1.The application before me for determination is dated 1st December 2020 and has been filed by the Decree Holder seeking the following orders –(i)That summons do issue compelling one Michael Oddenyo and Ambrose Anguka the Directors of the Judgement Debtor’s Company to attend Court on such date as may be ordered or allocated, to be orally examined as to the Judgement Debtor’s means and assets in satisfying the decretal sums and costs herein in the sum of Kshs.382,524/=.(ii)That the court makes an order for the attendance in court and examination of Michael Oddenyo and Ambrose Anguka the Directors of the Judgement Debtor’s Company, for production of any books of accounts, documents and or evidence showing the affairs of the company for purposes of satisfying the decretal sums and costs herein in the sum of Kshs.382,524/=.(iii)That in default of the said directors complying with the above orders, this Honourable Court be pleased to order that the said directors be held personally liable to pay the Decree Holder the decretal sums and costs in the sum of Kshs.382,524/=.(iv)That costs of this Application be borne by the Judgement Debtor and/or its said Directors in any event.
2.The application was heard and, in a ruling, delivered on 1st February 2022 this court ordered as follows:
3.From the record, Mr. Michael Oddenyo and Ambrose Anguka were cross examined on 20th July 2022. It is the said cross examination that is the subject of this ruling.
4.Mr. Michael Oddenyo in cross examination admitted that he was one of the two directors of the Respondent each holding a share in the ratio of 50:50. He informed the court that the company was registered in 2013 and that the company was closed in March 2016.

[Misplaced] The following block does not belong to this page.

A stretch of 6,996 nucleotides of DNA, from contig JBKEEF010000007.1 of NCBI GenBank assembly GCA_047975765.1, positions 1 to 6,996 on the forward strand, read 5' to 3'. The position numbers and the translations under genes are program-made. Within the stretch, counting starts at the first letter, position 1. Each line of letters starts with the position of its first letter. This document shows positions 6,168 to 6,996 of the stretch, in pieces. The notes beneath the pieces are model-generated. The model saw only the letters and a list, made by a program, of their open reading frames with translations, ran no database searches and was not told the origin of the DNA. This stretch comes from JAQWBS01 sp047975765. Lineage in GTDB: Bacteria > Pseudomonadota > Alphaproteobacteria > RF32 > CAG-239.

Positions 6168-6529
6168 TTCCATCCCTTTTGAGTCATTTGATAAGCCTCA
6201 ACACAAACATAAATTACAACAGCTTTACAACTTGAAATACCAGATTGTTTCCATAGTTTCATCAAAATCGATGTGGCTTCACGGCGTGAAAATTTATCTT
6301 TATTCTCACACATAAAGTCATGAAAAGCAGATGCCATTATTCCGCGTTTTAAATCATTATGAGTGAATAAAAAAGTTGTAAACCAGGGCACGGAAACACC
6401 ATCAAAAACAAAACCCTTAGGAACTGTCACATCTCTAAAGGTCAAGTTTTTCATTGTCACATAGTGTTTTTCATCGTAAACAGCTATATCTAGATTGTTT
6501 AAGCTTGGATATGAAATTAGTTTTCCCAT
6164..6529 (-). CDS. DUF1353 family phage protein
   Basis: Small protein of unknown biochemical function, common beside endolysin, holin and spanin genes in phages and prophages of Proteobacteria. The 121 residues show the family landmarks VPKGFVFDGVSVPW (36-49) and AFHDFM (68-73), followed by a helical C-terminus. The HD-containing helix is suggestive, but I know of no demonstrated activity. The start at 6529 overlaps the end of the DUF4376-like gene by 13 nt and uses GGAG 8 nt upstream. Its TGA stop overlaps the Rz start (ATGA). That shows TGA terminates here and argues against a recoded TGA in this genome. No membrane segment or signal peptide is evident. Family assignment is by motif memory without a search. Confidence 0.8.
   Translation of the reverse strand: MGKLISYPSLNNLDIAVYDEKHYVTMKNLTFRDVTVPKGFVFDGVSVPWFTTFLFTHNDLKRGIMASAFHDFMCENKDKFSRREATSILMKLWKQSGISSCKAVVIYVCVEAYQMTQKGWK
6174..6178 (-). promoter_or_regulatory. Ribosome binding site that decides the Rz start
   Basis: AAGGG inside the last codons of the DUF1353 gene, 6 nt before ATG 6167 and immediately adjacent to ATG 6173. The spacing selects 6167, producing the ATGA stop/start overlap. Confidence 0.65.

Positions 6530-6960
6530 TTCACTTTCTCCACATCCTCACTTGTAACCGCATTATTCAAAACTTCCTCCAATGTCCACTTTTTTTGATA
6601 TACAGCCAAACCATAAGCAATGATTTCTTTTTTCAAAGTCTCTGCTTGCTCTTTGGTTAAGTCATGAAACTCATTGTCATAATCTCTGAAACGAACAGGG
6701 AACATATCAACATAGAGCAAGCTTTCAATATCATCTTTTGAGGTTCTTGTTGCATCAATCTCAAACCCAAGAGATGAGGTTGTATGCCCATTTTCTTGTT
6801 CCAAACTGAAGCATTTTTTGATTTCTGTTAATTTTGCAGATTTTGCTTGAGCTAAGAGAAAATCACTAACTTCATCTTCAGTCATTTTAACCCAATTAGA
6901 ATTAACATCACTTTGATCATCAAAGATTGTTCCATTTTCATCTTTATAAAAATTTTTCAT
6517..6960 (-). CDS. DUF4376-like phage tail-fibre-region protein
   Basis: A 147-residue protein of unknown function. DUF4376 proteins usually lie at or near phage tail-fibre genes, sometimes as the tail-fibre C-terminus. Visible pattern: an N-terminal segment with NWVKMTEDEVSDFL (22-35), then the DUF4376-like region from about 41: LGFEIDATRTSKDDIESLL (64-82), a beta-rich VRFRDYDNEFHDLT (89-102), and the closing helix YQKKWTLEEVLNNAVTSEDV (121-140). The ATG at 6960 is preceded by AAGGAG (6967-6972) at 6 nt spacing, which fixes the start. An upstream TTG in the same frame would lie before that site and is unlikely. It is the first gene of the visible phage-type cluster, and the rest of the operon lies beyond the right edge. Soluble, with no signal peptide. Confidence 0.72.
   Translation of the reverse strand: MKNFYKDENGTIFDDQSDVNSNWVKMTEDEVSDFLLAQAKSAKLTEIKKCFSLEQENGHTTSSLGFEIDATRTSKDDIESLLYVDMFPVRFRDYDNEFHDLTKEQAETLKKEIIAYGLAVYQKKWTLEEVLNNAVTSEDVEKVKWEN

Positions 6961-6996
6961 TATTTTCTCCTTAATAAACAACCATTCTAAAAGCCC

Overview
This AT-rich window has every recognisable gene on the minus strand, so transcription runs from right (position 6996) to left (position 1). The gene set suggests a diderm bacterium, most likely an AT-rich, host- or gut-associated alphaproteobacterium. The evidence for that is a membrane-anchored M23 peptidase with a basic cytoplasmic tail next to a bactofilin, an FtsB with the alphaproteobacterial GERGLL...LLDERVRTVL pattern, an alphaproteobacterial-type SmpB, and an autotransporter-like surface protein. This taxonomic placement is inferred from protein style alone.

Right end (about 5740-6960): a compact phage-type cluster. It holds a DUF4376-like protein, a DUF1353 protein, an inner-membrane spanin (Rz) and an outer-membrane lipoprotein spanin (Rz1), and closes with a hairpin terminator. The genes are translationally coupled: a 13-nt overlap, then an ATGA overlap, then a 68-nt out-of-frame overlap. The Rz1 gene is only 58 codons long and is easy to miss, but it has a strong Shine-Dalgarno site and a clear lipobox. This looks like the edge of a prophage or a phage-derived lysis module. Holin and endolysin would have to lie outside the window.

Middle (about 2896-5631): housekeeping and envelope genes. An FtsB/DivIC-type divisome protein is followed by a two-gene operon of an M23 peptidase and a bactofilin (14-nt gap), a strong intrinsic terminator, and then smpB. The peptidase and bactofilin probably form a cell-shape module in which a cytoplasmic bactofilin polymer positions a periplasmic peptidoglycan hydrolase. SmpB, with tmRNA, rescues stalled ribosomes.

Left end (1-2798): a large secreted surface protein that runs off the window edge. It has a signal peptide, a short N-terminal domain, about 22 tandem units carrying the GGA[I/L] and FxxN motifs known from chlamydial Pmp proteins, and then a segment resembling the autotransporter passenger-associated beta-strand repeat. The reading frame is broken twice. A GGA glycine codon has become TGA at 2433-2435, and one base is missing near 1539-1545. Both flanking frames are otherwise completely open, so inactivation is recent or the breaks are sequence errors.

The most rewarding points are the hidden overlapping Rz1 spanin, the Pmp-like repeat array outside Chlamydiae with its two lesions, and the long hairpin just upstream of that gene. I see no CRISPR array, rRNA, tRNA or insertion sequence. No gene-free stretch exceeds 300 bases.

5.He further stated that the last returns were filed in 2014. He stated that the company is still legally in existence but does not have the resources to pay the Claimant the decretal sum. Mr. Oddenyo stated that he is not willing to personally take up the debts of the company as the company was to generate funds to pay its debts.
6.Upon being referred to the letter dated 15th February 2016 signed by the Directors, Mr. Oddenyo stated that at that time they had some outstanding funds which they were to collect and pay the Company’s debtors including the Claimant herein.
7.The other director, Mr. Ambrose Anguka on cross examination testified that the company ceased operating way back in March 2016. He maintained that the company died legally and as of now, it does not have means or assets to satisfy the decree herein. He denied the allegation that he had fraudulently closed the company to avoid paying the Claimant.
8.After the two directors had been cross examined, the parties filed written submissions on the issues that arose during the cross examination. The Claimant’s submissions dated 25th August 2022 and the Respondent’s submissions dated 6th September 2022 are on record.
9.The Claimant in his submissions identified the issue for determination to be whether the Respondent’s Directors should be held personally liable for the decretal sum owed to the Claimant as prayed in the application dated 1st December 2020.
10.Counsel for the Claimant submitted that the Respondent’s Directors gave conflicting information regarding the status of the company. That they have no intention of making good of the court decree. The court was urged to hold the two directors personally liable by lifting the corporate veil. The case of Multichoice Kenya Ltd v Mainkam Ltd & Another was cited to buttress this position.
11.The counsel of the Respondents counsel submitted that the primary purpose of cross examination of Directors or any person under order 22 rule 35 of the Civil Procedure Rules is to provide information by discovery of what assets, property or means are available to satisfy the decree.